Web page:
Given that part of the charge against foreign President Trump is his involvement in these fraudulent elector schemes, that actually might be a bar that can be more easily met in Trump's case than in the case of most of the other January 6 defendants.

SIMON: How could you have so many cases that are almost 4 years old, on which the American people are depending for answers, not come to trial?

VLADECK: I think the reality is sort of twofold. First, you know, our system is designed in lots of ways, big and small, to give lots of procedural benefits of the doubt to criminal defendants, whether they are former presidents of the United States or, you know, folks we've never heard of. And I think the second and related part is because, in this case, the criminal defendant is a former president, he has available to him arguments that the typical criminal defendant would not have, and that has the effect of slowing down so many of these cases.

SIMON: We have a Supreme Court that's obviously under scrutiny for some reservations people have about ethics, particularly of two justices. You suggested in your Substack, One First, that Congress could create a position for an inspector general. How would that work? And is there a chance that Congress would vote to do that?

VLADECK: That - I don't think there's much of a chance that this Congress will vote to do it, but I do think it's a conversation worth having because, you know, I think we've lost sight to a large degree of how much Congress has historically regulated the Supreme Court, everything from its budget to its docket to, you know, other officers of the court.

So, you know, I think with an inspector general, this would be a relatively low-hanging fruit where you wouldn't even need to impose new ethics rules or new financial disclosure rules. You would just have someone who was appointed by the court whose job was monitor compliance, to report on noncompliance. I think - would be both a positive incentive for the justices to behave better and a mechanism in the case of a justice who really is behaving badly for informing the public and if necessary, the House of Representatives should it decide to pursue impeachment proceedings.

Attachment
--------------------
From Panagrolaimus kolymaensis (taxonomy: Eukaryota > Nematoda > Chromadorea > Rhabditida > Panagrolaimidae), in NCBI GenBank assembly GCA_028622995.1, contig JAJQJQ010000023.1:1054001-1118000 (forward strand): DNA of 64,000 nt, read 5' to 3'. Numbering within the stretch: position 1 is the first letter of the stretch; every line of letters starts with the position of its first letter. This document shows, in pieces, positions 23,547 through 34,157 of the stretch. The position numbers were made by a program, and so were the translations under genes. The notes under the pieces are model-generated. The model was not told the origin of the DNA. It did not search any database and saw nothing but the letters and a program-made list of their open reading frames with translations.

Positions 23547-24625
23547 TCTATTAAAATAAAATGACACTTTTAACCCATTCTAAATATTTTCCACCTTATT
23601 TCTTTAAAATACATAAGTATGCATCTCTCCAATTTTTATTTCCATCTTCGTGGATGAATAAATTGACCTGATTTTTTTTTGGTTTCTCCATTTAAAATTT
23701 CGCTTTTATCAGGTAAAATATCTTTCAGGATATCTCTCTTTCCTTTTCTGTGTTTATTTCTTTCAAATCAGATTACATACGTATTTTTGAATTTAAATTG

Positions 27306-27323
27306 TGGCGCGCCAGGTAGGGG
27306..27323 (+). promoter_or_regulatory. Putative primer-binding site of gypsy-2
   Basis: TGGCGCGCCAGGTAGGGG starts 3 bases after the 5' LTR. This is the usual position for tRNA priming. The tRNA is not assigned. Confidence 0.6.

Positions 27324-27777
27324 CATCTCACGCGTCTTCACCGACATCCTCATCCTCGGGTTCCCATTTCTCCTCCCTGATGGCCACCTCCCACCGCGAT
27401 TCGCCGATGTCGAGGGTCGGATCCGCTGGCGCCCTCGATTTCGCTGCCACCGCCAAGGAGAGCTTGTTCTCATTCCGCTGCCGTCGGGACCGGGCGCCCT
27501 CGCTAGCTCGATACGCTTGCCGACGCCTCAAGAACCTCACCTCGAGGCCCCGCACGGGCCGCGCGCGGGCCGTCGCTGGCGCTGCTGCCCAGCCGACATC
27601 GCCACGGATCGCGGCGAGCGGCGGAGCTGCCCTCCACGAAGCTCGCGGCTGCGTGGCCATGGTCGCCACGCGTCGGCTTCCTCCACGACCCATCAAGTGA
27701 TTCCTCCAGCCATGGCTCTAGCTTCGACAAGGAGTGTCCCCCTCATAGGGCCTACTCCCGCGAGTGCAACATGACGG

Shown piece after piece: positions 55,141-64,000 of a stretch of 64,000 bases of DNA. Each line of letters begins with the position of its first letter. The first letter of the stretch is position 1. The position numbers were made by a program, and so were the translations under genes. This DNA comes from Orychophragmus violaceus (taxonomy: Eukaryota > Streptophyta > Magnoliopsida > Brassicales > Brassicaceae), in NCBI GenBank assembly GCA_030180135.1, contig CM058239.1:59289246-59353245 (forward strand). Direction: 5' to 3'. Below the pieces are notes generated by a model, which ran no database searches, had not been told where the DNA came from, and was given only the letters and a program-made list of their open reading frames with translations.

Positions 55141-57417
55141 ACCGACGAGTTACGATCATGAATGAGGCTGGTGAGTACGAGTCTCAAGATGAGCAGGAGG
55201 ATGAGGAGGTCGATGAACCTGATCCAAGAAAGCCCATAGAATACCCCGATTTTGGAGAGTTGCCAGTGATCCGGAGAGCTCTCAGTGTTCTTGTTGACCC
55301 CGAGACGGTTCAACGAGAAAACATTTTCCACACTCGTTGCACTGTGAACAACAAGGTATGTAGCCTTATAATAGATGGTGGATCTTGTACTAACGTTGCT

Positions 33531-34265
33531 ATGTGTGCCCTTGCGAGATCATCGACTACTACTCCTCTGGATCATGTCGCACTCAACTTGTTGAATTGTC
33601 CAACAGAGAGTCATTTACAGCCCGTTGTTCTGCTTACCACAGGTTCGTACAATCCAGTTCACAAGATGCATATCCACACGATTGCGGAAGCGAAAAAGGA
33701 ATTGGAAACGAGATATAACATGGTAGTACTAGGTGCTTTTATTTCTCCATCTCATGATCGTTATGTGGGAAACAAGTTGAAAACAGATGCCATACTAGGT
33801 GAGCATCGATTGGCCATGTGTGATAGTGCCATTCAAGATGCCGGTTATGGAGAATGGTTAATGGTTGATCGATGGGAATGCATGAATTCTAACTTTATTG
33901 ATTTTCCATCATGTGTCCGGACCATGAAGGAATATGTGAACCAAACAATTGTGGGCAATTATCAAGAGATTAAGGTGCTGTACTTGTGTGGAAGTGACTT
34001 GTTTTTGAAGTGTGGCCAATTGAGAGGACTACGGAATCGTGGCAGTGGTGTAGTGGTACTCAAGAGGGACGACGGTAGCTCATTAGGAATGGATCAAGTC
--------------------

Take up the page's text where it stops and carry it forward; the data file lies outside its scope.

SIMON: But there's no chance of this happening before November.

VLADECK: Not before November - but I do think that, you know, there's already been more movement on this front than I think folks might realize. The original proposals for an Article 3 Inspector General were actually introduced by Republican members of Congress over the past decade. So, you know, I think the more that we talk about the court as an institution in these sort of procedural and structural terms and the less it's about specific decisions, I actually think there's more opportunity to build consensus among folks who might not otherwise agree about what the Supreme Court's up to that accountability is a good thing, that oversight is a healthy thing, that, you know, even though we have unelected judges in this country to protect against the tyranny of the majority, we also have the democratically elected branches to protect against the tyranny of unelected judges.

SIMON: Stephen Vladeck is a professor of law at the University of Texas. Thank you so much for being with us.

VLADECK: Thank you for having me. Transcript provided by NPR, Copyright NPR.

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Scott Simon
Scott Simon is one of America's most admired writers and broadcasters. He is the host of Weekend Edition Saturday and is one of the hosts of NPR's morning news podcast Up First. He has reported from all fifty states, five continents, and ten wars, from El Salvador to Sarajevo to Afghanistan and Iraq. His books have chronicled character and characters, in war and peace, sports and art, tragedy and comedy.